With regard to clause 5.10(iv) – “Accident at the mines, railway or port” – the burden on Charterers to show that the time was lost by reason of “accidents” required them to adduce evidence that the repair work to D3 could not realistically have been done before January 2008 with the result that, notwithstanding the passage of time, the “Pacific Fortune” accident in July 2007 was a cause of the lost time in January 2008. No such evidence was adduced. In those circumstances, the judge concluded that Charterers were unable to bring the loss of time within the accident exception.

As regards clause 5.10(ix) - “Any cause of whatsoever kind or nature, beyond the control of Seller, preventing cargo preparation, loading or berthing of vessel” – the judge held that Charterers were unable to show that the time lost in January 2008 was beyond the control of the Seller. The “Seller” was Vale SA and the berth was operated by its subsidiary CPBS. There was no evidence that CPBS could not have repaired the berth in 2007 had it wished to do so.

Safety of Loadport

Charterers warranted the prospective safety of the CBPS/Vale berth when they nominated that berth on 3 or 4 December 2007 for the expected visit of “Vine”.

Owners said that it was not safe and that, as a result of that unsafety the “Nordstar” incident was caused, which in turn led to delay in berthing “Vine”. The judge noted that this was a somewhat unusual use of the safe berth warranty, since it applied the warranty to events concerning a vessel other than that in respect of which the warranty was given.

In applying the classic definition of a safe port in The “Eastern City” (fn.3), the judge held that, on the factual and expert evidence, the circumstances that led to the necessity to repair berthing dolphin D2 were such as to make the nominated port prospectively unsafe for the period when “Vine” would be there at the time the nomination was made. Two incidents prior to the “Nordstar” incident had exerted excessive force on D2, causing it to lose its original capacity to absorb force, so that, in the event that a berthing vessel made contact first with D2, the risk of damage to D2 was greater than it would otherwise have been. This, in the judge’s view, contributed to the unsafety of the berth.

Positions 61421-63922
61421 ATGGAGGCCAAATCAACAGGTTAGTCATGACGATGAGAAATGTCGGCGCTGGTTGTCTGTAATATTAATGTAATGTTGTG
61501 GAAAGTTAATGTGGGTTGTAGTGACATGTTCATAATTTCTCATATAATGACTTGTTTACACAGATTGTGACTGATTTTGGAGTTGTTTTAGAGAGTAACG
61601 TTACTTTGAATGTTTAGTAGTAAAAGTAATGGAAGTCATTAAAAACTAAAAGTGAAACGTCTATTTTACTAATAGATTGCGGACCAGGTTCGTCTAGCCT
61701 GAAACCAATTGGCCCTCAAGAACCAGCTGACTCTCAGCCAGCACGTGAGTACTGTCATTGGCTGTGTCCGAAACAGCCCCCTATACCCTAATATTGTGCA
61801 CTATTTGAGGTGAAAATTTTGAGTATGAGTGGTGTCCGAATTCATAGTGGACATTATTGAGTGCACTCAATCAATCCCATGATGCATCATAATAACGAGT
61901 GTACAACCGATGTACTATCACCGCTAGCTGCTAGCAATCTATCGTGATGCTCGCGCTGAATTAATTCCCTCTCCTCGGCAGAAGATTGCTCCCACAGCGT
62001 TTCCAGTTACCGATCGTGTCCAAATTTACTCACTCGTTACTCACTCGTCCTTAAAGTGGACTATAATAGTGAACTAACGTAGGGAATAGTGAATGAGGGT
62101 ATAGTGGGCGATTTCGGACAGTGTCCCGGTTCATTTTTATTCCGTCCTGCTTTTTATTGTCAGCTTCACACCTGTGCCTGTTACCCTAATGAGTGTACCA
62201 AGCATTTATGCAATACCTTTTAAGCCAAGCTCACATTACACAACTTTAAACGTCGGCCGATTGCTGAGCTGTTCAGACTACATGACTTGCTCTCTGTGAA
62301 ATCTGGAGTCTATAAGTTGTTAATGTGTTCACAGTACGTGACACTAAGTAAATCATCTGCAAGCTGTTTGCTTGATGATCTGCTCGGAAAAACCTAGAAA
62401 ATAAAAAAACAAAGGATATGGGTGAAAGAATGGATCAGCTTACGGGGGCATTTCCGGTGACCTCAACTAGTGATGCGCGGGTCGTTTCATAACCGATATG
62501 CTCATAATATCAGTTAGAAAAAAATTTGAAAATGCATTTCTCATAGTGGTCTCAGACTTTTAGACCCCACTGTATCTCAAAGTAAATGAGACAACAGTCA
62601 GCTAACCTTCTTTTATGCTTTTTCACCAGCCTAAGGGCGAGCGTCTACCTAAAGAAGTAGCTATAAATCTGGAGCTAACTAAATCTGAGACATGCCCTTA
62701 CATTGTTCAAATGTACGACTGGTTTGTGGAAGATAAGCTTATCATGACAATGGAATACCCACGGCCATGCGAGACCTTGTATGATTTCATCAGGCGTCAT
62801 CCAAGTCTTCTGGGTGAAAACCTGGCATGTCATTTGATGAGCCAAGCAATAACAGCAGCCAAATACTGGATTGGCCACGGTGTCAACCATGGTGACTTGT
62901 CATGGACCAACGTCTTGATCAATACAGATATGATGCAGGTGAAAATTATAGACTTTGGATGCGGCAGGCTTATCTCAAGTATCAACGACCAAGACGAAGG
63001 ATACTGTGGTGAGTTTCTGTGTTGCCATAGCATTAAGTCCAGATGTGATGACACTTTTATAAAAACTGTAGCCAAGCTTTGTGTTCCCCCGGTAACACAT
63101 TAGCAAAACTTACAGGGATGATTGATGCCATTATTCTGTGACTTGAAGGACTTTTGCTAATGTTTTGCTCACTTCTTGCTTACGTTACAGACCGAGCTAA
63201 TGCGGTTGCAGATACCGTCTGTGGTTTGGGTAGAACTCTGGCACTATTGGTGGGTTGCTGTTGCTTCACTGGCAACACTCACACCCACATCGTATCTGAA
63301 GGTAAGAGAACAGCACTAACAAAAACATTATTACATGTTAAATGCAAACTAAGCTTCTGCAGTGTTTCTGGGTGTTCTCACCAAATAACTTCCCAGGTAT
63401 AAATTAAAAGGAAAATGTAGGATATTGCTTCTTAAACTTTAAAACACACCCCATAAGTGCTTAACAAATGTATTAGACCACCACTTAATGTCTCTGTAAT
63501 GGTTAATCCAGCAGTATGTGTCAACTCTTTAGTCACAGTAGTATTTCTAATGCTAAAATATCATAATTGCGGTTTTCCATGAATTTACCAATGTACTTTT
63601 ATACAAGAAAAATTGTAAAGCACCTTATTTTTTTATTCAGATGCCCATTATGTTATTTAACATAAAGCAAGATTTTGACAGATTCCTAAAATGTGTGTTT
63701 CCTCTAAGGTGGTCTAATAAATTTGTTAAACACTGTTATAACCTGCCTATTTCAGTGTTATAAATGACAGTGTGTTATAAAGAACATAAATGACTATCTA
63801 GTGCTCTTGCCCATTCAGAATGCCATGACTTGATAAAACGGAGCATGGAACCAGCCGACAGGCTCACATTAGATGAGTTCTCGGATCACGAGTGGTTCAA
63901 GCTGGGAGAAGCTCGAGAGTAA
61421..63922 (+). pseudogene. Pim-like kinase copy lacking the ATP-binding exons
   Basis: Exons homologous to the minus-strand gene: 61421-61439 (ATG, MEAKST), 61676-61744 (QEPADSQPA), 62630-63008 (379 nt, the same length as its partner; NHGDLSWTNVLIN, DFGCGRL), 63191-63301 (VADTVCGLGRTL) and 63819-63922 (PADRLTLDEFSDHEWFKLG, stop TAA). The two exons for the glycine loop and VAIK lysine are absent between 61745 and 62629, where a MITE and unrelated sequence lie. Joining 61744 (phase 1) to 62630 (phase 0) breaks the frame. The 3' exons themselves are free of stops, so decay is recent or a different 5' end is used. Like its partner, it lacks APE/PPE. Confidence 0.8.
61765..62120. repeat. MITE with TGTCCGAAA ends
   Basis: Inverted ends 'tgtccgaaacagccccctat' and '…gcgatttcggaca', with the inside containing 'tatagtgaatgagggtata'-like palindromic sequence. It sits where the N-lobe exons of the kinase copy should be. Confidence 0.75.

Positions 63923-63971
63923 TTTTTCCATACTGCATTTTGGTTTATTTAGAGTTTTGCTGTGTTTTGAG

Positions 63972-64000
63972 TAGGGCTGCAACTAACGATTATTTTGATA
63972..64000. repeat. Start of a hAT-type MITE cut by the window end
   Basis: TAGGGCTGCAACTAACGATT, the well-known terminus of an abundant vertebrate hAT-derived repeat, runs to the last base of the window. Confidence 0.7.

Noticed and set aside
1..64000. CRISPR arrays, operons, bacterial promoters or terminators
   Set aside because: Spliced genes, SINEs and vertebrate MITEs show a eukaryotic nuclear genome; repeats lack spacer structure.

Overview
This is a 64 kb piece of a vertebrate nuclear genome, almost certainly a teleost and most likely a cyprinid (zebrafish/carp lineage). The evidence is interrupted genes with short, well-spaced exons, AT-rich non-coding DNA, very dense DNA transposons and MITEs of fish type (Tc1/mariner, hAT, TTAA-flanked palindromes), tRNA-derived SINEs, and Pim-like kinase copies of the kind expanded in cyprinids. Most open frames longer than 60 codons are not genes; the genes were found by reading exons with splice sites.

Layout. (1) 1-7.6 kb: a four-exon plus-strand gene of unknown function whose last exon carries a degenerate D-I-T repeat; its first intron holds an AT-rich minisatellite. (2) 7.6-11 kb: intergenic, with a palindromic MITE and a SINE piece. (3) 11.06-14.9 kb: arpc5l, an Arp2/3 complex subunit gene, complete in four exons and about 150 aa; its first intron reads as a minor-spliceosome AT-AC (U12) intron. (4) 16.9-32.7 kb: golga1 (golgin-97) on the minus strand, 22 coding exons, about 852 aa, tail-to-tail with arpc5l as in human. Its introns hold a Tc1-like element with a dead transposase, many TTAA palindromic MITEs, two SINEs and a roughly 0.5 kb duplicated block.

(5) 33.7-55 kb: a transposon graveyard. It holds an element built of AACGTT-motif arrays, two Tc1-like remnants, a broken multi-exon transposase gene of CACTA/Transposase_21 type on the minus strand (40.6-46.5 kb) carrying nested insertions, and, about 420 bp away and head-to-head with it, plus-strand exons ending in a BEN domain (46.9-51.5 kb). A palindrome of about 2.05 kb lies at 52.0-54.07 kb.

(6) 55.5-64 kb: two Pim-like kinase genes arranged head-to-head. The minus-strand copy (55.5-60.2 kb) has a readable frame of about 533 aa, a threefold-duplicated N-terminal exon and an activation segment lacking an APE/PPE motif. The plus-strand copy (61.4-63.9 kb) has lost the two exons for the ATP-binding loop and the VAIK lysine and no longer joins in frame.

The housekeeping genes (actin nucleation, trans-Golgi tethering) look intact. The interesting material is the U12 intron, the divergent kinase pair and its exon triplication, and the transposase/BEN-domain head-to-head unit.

That the berth was in fact unsafe followed from a number of additional factors:

(1) The requirement to berth by the stern at a slight angle by contacting D1 first was unsafe because ordinary navigational skill and care could not guarantee that this would always be achieved (to achieve this required “very careful control”);

(2) The port “set up” was defective in that:

(i) There was no system for advising the master of “Vine” that D3 was a potential hazard, that D2 was not adequate to receive the first contact from a Capesize bulk carrier (such as “Vine”) and the berthing plan was to contact D1 first;

(ii) The pilots were not aware of the danger to D2 in contacting it first;

(iii) The combined effect of (i)-(ii) made the safe execution of a stern-on berthing less

      likely than would otherwise have been the case.

The judge further held that these aspects of port unsafety were the cause or, at least, an effective cause of the “Nordstar” incident, which in turn caused the delay in berthing “Vine”. The judge consequently gave judgment against Charterers on the basis that the delay in berthing “Vine” was caused by the unsafety of the berth. The demurrage rate was the agreed rate of damages for delay/detention, in accordance with Inverkip Steamship v Bunge (fn.4).


In relation to the safe port warranty, the judge considered this to be a “somewhat unusual use of the safe berth warranty, which applied the warranty to events concerning a vessel other than that in respect of which the warranty was given”. On the other hand, the use of a safe port/berth warranty where the cause of delay is another vessel and there is no physical damage to the delayed vessel is not unprecedented: see The “Count” (fn.5).

Footnote 1: [2007] EWHC 2769 (Comm), [2008] 1 Lloyd’s Rep 511, [56]-[115] – as to which see DMC’s CaseNotes @ http://archive.onlinedmc.co.uk/OceanPride%20v%20QingdaoOcean.htm.

Footnote 2: (1984) ICR 419.

Footnote 3: [1958] 2 Lloyd’s Rep 127 (HL), 131, a safe port is “one which the particular ship can reach, use and return from without, in the absence of some abnormal occurrence, being exposed to danger which cannot be avoided by good navigation and seamanship” - note that “good” and “ordinary” navigation and seamanship are the same thing: The “Carnival” [1994] 2 Lloyd’s Rep 14 (CA), 30.

Footnote 4: [1917] 2 KB 193 (CA), 203.

Footnote 5: [2006] EWHC 3222 (Comm), [2008] 1 Lloyd’s Rep 72.